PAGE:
As a boy, I all but lived in the local library. Indeed, the most exciting days of the year for me were the couple of days before an official bank holiday because then you were allowed to take two books out on a card, rather than just one. So that meant I could borrow eight, eight books from the library over a bank holiday weekend. Of course, I loved being able to buy books but we did not have much money and besides, if I had bought the books I read, we would have had to sleep in the garden for lack of space! So the library was my door to wonders, and adventures, and ideas, and I went through it two or three times a week. Perhaps the most enjoyable moment of all was getting home with my treasure trove of books to read and then deciding the order in which I was going to read them. My normal practice was to put aside to the end one (or if it was a bank holiday weekend and I had eight books piled up in front of me, two) reliable books that I knew, because I had read the author before, I would enjoy. I would pick another favourite to start off with and then, for my middle reads, turn to the ones that I had picked to see where they would take me, not knowing too much about the stories beforehand.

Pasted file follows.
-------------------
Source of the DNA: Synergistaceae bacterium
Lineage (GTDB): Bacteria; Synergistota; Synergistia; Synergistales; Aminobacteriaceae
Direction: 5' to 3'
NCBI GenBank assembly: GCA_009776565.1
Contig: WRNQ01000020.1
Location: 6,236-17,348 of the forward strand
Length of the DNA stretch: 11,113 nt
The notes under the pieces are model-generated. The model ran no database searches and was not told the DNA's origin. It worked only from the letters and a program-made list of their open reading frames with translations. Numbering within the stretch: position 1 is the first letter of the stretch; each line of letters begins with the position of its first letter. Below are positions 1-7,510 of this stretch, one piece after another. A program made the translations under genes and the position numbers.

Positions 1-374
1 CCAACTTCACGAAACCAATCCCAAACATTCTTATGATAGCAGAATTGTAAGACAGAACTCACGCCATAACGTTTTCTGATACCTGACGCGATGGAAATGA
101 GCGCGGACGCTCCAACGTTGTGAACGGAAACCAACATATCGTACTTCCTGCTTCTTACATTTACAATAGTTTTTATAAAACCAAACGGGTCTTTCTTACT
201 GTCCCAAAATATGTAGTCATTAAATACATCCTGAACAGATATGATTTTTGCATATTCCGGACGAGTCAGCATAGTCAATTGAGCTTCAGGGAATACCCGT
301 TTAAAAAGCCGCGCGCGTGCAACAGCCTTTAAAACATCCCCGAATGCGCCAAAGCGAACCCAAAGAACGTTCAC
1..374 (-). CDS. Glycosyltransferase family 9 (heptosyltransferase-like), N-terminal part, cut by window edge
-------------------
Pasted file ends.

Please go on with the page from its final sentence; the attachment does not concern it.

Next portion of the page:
That was how I came to read John Christopher’s Tripods novels. I must have been quite young when I read them as I remember I borrowed them from a long-closed library in Archway and we moved from the area when I was eight – so at least fifty years ago! That’s a long time for books to stay in the memory, particularly without rereading them, but I had retained a vivid impression of them, and in particular the Capping by which the aliens exerted control over the entire adult population of the earth. It’s not hard for a child to believe that all adults might be being secretly controlled by aliens! What’s even better is to think that children might be the ones to save everybody – and that is exactly what happens in these books. Brave Will Parker runs away before his own Capping, makes a dangerous journey through France to the White Mountains (which I now know to be the Alps but did not know at the time) and becomes a member of the secret resistance to the Tripods. Then, in the second story, Will infiltrates the city of the alien tripods and learns their weakness. And in the final story, Will is a key figure in the plan to overthrow the aliens.
It’s heady stuff for a child to read and Will has sufficient flaws to make him a thoroughly believable and relatable character. It was a joy to read the books again after so long and feel the thrill of recognition as characters I had not remembered but immediately recalled made their appearances in the story, particularly Beanpole, the clever French boy that escapes with Will to the White Mountains, whom I realise now I had identified with.
Fifty years on, did the books stand the test of the passage of half a century and the very different world we live in today? Yes. Absolutely yes.